"There's always been a huge phobia about pastry, but it's quicker by hand," patissier Eric Lanlard says as he sets out to prove shortcrust is swift and simple, showing me how to make a Mediterranean tart.
He was at the helm of the sweet baking craze, nicknamed Cake Boy, but his latest book, Tart it Up, is not just for those looking for a sugar rush: it is a mix of savoury and sweet recipes to reflect the growing popularity of people making their own quiches and pies, as supermarkets have seen savoury baking sales rise over the last year. Sales of suet are up more than 90 per cent and shortcrust pastry up 80 per cent in Sainsbury's, while Asda has seen a 30 per cent uplift in shortcrust pastry, and Lakeland's sales of baking beans are up 10 per cent and pie funnels are up 25 per cent.
"You can see on The Great British Bake Off – when it started it was just breads and sweet things and they are now doing a bit of savoury – it's as far as we can take baking, to be honest," says Lanlard. He worked for Michel Roux Senior and Albert Roux as their head pastry chef for 5 years - and now supplies Michel Roux Jnr's restaurant Le Gavroche.
"It's to keep people excited, to make sure they don't get bored of making Victoria sponge and cupcakes all the time."
Lanlard believes the rise in popularity of savoury baking is partly because of the popularity of bakery shows on television – including his own, Baking Mad – and partly because the recession has led to people entertaining more at home and rediscovering the joy of baking. "Every child had a good baking day at home with mother or grandmother – people are realising they have forgotten all of that," he says. "They started making cupcakes, which is quite easy, then move on. It's rewarding. People starting to appreciate it put the time aside for it."
He thinks people are also influenced by the artisaning-up of traditional British foods. "I go to my local pub and it has sausage rolls on a platter, but they have nothing like the ones at Greggs the baker or those you buy on the motorway – the ones in my local have beautiful pastry and meat. People are getting used to good things – they think: why can't I make sausage rolls like that? Who would have thought scotch eggs would be fashionable a few years ago? Now you can't go to a party or an event where they're not going to serve scotch eggs. When it's made using the right ingredients and right technique, it's beautiful. And I think people need to rediscover that: a quiche doesn't come in a box, but out of the oven."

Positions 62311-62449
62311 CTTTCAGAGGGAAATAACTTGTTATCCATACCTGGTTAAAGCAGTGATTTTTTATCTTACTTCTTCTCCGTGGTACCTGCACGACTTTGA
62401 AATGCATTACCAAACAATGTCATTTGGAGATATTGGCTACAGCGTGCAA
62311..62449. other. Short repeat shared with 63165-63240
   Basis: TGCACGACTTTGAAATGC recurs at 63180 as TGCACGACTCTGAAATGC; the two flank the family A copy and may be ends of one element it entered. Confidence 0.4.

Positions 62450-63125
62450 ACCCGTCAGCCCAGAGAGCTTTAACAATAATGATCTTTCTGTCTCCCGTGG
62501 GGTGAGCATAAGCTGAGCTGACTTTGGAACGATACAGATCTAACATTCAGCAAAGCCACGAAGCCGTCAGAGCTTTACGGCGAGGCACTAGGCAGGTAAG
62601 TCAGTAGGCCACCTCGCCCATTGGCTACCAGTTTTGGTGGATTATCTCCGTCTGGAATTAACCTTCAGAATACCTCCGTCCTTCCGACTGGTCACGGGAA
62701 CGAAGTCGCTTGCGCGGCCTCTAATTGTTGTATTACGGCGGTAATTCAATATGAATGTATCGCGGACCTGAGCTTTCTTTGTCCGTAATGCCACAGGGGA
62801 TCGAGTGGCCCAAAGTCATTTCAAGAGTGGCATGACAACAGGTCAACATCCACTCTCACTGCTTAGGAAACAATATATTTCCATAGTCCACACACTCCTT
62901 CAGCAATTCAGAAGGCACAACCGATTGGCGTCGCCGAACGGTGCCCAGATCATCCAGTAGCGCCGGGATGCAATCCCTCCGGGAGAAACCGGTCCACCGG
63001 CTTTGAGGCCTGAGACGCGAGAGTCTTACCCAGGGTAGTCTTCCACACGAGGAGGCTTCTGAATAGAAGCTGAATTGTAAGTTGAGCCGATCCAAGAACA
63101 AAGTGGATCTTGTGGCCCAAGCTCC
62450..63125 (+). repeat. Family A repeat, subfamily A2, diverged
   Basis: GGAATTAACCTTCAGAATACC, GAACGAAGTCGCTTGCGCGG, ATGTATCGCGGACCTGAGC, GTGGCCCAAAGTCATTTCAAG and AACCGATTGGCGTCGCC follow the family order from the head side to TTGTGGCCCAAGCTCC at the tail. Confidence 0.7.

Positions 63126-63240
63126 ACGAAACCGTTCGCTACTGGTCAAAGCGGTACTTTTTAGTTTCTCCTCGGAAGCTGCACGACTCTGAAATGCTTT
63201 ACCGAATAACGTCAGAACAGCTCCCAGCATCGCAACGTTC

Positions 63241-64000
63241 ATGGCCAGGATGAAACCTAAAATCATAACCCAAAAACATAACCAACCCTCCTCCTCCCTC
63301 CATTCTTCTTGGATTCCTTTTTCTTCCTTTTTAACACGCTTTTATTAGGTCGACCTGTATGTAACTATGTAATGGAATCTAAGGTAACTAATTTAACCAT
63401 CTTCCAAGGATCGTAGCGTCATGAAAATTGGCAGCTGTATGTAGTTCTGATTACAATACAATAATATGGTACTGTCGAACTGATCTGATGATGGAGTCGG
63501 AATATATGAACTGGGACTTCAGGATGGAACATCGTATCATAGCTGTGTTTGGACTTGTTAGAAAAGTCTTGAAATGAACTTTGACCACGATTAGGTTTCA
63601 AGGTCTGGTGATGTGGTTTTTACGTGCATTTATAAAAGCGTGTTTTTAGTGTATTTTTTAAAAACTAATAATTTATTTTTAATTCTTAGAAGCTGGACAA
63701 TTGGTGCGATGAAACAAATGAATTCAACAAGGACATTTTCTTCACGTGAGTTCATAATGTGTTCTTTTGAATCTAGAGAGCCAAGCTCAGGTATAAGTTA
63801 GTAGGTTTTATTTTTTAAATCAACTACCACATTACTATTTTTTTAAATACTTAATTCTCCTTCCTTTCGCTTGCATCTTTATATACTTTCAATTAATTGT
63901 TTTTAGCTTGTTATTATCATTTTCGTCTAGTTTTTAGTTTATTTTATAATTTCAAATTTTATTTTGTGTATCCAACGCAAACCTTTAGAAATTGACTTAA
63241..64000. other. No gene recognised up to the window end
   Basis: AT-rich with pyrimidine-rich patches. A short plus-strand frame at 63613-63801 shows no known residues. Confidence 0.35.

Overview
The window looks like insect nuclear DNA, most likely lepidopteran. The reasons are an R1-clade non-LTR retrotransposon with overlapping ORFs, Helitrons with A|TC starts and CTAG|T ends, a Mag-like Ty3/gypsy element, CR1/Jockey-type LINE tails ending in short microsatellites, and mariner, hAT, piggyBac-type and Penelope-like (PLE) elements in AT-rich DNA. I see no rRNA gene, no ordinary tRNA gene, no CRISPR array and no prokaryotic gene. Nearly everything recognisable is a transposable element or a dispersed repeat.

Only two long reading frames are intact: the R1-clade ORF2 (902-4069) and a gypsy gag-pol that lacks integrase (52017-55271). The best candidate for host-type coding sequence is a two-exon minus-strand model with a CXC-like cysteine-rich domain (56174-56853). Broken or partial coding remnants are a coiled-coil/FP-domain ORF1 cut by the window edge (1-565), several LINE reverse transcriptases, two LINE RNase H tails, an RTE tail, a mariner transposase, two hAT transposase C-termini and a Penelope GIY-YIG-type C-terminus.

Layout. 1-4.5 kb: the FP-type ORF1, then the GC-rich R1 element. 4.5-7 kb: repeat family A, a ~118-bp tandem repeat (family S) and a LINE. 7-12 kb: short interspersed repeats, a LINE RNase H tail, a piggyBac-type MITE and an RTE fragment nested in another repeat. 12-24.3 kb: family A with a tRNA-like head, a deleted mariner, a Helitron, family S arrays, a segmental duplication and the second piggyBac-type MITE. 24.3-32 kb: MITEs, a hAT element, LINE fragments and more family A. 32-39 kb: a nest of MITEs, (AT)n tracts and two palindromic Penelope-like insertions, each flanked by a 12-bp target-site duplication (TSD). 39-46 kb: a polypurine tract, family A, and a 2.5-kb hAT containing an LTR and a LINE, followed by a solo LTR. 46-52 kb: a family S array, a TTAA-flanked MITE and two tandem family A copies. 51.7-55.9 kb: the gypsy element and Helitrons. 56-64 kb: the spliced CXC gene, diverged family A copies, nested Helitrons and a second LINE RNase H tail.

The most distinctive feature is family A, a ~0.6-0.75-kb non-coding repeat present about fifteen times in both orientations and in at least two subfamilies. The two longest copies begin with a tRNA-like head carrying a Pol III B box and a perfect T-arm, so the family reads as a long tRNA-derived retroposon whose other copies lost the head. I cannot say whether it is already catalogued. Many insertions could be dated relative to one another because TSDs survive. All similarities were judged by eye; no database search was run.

He thinks that baking appeals to men – he says the 12-man-strong secret baking club, run by the Harlequins rugby team, is highly competitive. Savoury pastries have particular appeal, with pies being a bit more "blokey" than the average cake. "Boys are much more attentive – they take the recipe and are very precise," he says. Lanlard, who made Brooklyn Beckham's first birthday cake, has run baking classes for five years, increasing from once a month to weekly. He finds that corporate teams also come to bake. "Rather than go- karting or clay pigeon shooting, it's baking," he says. "We get stuck in with our fingers, crumbling butter – unsalted President butter [Lanlard believes French butters have lower water content than some British brands] – and flour. Baking is about getting your hands dirty."
Back to the Mediterranean tart, we add an egg and herbes de Provence for seasoning. It should then be left in the fridge to rest for an hour, to relax so it won't shrink again, before rolling it out and putting it over the pastry case. We then blind bake it, covering the pastry with ovenproof clingfilm and ceramic baking beads to stop it rising.
In contrast with shortcrust pastry, Lanlard does not recommend making your own filo pastry, which is incredibly time-consuming and fiddly to roll, but using pre-made from the supermarket, as he shows me how to make Moroccan-inspired chicken pastilla.
Pastry is precise: if you're into adding handfuls of flour to estimated-by-eye dollops of butter, it won't work out. But filled with onion jam, fried halloumi and aubergine, tomatoes, anchovies and capers, covered in ricotta and double cream and baked for 25 minutes, a shortcrust tart is delicious.
Waitrose has seen sales of ready-made puff pastry rise 13 per cent year-on-year, while M&S has seen ready-made savoury-pastry sales rise 10 per cent overall, with quiche sales up 25 per cent and pork pies up 8 per cent. Asda says customers are increasingly baking their own pies, pasties and quiches. Vickie Rogerson, an Asda spokeswoman, says: "Taking inspiration from popular TV programmes such as the Hairy Bikers' Bakeation and Jamie's Great Britain, shoppers are embracing savoury products such as quiches, pasties and tarts."
Lakeland has introduced an electric pie maker and a cheese- and sausage-making kit to its baking-equipment range. "It's clear that the rise in popularity of the garden party and the posh picnic has greatly encouraged people to 'bake and take'," a spokeswoman says. An estimated 58 per cent of people baked at home over the last year, an increase of over 31 per cent on last year, the retail research agency Conlumino says. Meanwhile Mark Hix, champion of British dishes, has a baking book – On Baking – out next month.
While pastries may not be on their way to replacing sweet desserts, they are competing for their slice of the baking pie. Lanlard says: "Cupcakes are still selling very well, they're definitely here to stay – they are for everyone – but they aren't going to be as popular as they used to be; you don't see as many shops just specialising in cupcakes like two years ago when every high street had one. People are becoming more adventurous and confident in the kitchen. It's the time for savoury baking."
'Tart it Up! Sweet & Savoury Tarts & Pies' is published by Mitchell Beazley
For the pastry
250g plain flour, plus extra for dusting
Pinch of salt
125g unsalted butter, chilled and cubed, plus extra for greasing
1 egg yolk
2–3 tablespoons chilled water